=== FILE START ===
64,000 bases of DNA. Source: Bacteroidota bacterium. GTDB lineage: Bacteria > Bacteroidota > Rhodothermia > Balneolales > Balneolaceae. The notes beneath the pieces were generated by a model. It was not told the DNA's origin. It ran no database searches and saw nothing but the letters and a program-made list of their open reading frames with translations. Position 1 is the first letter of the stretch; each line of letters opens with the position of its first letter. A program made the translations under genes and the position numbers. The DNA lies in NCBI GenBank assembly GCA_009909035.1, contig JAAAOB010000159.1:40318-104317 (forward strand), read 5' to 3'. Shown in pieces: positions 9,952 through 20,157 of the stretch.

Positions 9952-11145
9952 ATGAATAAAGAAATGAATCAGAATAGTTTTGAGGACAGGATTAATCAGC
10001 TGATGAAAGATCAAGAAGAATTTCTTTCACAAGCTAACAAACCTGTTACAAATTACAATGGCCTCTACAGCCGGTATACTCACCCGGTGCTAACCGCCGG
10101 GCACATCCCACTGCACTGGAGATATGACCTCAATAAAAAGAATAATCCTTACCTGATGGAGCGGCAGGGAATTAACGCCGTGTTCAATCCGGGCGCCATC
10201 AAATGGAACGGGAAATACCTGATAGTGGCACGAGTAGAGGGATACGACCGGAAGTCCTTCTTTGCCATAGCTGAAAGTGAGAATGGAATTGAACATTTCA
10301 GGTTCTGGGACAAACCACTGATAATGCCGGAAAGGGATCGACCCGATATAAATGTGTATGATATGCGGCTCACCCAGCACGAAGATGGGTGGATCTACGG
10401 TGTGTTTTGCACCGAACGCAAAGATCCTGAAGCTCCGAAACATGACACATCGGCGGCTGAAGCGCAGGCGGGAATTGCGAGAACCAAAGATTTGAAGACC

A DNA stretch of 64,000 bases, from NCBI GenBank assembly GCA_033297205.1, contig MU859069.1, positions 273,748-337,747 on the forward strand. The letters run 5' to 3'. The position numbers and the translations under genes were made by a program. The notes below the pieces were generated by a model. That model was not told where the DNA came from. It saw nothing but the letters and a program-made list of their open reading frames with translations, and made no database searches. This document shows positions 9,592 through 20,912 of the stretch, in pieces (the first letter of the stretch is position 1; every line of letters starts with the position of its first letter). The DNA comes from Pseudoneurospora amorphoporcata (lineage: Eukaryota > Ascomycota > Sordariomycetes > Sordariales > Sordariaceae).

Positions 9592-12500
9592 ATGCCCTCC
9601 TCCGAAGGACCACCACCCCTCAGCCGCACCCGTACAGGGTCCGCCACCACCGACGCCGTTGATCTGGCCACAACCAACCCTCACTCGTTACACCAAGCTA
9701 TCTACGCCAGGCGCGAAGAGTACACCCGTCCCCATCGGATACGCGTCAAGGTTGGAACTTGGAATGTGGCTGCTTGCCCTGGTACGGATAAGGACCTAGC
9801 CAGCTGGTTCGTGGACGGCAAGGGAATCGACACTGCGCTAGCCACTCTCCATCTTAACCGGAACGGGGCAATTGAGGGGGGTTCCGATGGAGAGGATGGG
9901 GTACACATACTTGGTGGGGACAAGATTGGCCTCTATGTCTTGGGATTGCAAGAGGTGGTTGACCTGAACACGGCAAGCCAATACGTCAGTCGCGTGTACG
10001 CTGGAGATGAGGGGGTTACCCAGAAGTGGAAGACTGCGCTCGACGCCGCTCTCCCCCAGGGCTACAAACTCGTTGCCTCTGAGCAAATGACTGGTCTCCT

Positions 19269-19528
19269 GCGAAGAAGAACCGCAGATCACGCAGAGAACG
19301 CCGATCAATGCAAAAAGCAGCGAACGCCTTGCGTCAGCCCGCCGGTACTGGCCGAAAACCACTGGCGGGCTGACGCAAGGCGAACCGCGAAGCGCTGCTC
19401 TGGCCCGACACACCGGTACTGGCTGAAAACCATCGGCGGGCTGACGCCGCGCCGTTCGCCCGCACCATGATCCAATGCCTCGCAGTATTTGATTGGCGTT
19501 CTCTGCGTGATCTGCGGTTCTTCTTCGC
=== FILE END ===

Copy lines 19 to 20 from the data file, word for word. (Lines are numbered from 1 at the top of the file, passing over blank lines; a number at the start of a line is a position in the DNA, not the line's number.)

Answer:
19301 CCGATCAATGCAAAAAGCAGCGAACGCCTTGCGTCAGCCCGCCGGTACTGGCCGAAAACCACTGGCGGGCTGACGCAAGGCGAACCGCGAAGCGCTGCTC
19401 TGGCCCGACACACCGGTACTGGCTGAAAACCATCGGCGGGCTGACGCCGCGCCGTTCGCCCGCACCATGATCCAATGCCTCGCAGTATTTGATTGGCGTT